The first part of this question is relatively easy. The 410 slug is a short range weapon, plain and simple. There is no doing anything to make it shoot further. Even if you can accurate shoot a little 410 slug out to 200 yards it has run out of enough kinetic energy for deer long before it gets that far. The light weight 410 slug has a very poor ballistic coefficient and thus has lost nearly half of there energy 50-60 yards down range. With the lightest Remington and Winchester 2.5 inch slugs I would not recommend going over 50 maybe 60yard and even then you need to have a good accurate hit. With the heavier Federal, 3inch Winchester or Brenneke slugs you might stretch it to 75 yards but no further. So if you’re going to hunt deer with the 410 slug you should be hunting for close range shots. If all your shots end up being longer range shots I would suggest picking another gun.

http://mcb-homis.com/deer9410/index.htm

My own testing has been done on ice filled liter jugs in the dead of winter when it was around 8 degrees and it had been below 0 the previous night, those jugs were hard and solid. From 8 yards, the closest I shot, out to 33 yards, the farthest I shot, they pulverized the ice in those jugs and I was hitting those bottles with every shot with an old bolt action smooth bore with a modified choke. So much for not accurate enough.

RiverBoy76
June 29, 2010, 11:15 PM
Crghss hit it on the head, .410 slugs will kill deer with proper shot placement, but will visitors understand the limitations of the load and the platform it is being fired from. I do not think the .410 is a good choice for novice hunters, but in experienced hands it can reliably and cleanly take deer.

Pinelands
June 30, 2010, 01:30 PM
The energy is there, but I think accuracy is the limiting factor.

Ive thought about using my .410 single shot for PA deer season, but accuracy is terrible when shooting slugs through the full choke. I wouldn't feel comfortable shooting past 25 yards.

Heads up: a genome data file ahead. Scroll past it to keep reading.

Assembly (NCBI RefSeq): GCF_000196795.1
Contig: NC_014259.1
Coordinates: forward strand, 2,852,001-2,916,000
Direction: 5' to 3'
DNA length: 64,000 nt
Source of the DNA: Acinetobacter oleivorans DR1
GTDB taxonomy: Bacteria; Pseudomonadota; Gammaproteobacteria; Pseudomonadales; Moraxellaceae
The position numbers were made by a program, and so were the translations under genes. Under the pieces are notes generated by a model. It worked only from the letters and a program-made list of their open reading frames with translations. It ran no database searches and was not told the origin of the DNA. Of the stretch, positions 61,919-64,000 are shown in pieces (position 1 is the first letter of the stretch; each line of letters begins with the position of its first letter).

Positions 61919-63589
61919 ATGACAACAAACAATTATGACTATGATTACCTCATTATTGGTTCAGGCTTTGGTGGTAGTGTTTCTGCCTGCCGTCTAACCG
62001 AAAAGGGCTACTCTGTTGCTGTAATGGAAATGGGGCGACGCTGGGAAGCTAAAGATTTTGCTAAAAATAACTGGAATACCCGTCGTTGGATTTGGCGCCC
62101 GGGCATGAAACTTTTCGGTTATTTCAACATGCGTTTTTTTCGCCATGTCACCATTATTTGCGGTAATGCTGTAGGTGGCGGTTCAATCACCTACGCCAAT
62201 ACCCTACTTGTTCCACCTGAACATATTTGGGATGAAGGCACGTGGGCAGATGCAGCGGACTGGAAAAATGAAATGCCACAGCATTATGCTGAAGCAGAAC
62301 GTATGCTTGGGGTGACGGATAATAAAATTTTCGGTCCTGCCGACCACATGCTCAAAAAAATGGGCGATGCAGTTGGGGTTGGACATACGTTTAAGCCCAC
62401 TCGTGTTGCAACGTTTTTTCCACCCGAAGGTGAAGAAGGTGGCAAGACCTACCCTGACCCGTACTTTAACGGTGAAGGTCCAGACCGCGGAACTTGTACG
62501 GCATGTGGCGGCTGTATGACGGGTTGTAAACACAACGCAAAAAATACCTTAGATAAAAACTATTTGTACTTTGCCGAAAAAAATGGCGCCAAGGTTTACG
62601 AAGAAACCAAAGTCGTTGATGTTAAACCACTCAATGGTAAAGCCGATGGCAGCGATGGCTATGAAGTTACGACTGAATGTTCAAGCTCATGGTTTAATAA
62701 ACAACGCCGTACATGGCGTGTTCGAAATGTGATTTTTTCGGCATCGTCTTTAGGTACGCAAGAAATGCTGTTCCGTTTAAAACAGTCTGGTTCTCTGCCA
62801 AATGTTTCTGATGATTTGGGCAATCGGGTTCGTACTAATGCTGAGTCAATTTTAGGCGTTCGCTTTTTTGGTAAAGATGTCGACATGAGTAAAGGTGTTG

riflearm44
July 24, 2010, 05:59 PM
yes. a 410 slug is powerful enough to bring down a deer, however you need to get within bow hunting range. the drop on a .410 slug is rapid so aim high, I also suggest to use high base shells, hot loads, and you can find rifled slugs I think Federal makes the best ones and they have a plastic pointed tip, those suggestions will certainly increase your range and accuracy, getting up close is up to you, 50yds max. good luck.

semi_problomatic
August 7, 2010, 12:51 PM
If you question it, why use it? Obviously there are guns out there that would do a better job... why not use them instead? A lever-action 30-30 is pretty cheap, and proven to harvest deer.

I've seen a .410 slug drop a deer with 1 shot, but it was extremely close and the guy hit the deer in the neck, I doubt that was where he was even aiming. So yes it'll do it, but I doubt I'd hand it out to every Tom, Dick, and Harry that wanted to hunt on my land.

waterfowler
August 13, 2010, 06:31 PM
Its all about shot placement. Happy hunting.:D

Spectre
August 18, 2012, 11:33 PM
The .30 Carbine- which many folks feel is marginal at best for deer- would be better.

Sure, it can be done, but there little margin for error.

Baylorattorney
August 19, 2012, 03:29 AM
Well of course it is but it isn't BC it's simply not the way to do it. Too much chance of wounding an animal that a .243 would have humanely dispatched.

bamaranger
August 19, 2012, 04:42 AM
The OP states his .410 will be for folks "who want to hunt but have not bought a gun".

Big red flag.

Sure Shot Mc Gee
August 20, 2012, 07:51 PM
If indeed the 410 slug is legal in your State. To put a scope on. I see no problem in doing that. If that's what you want to do to accommodate, out state visitors who may want to hunt the use of your 410. Your a Good Sportsman, I commend you for your actions.

Brian Pfleuger
August 20, 2012, 07:54 PM
Being that the OP was just short of 3 years ago, I assume the decision has been made.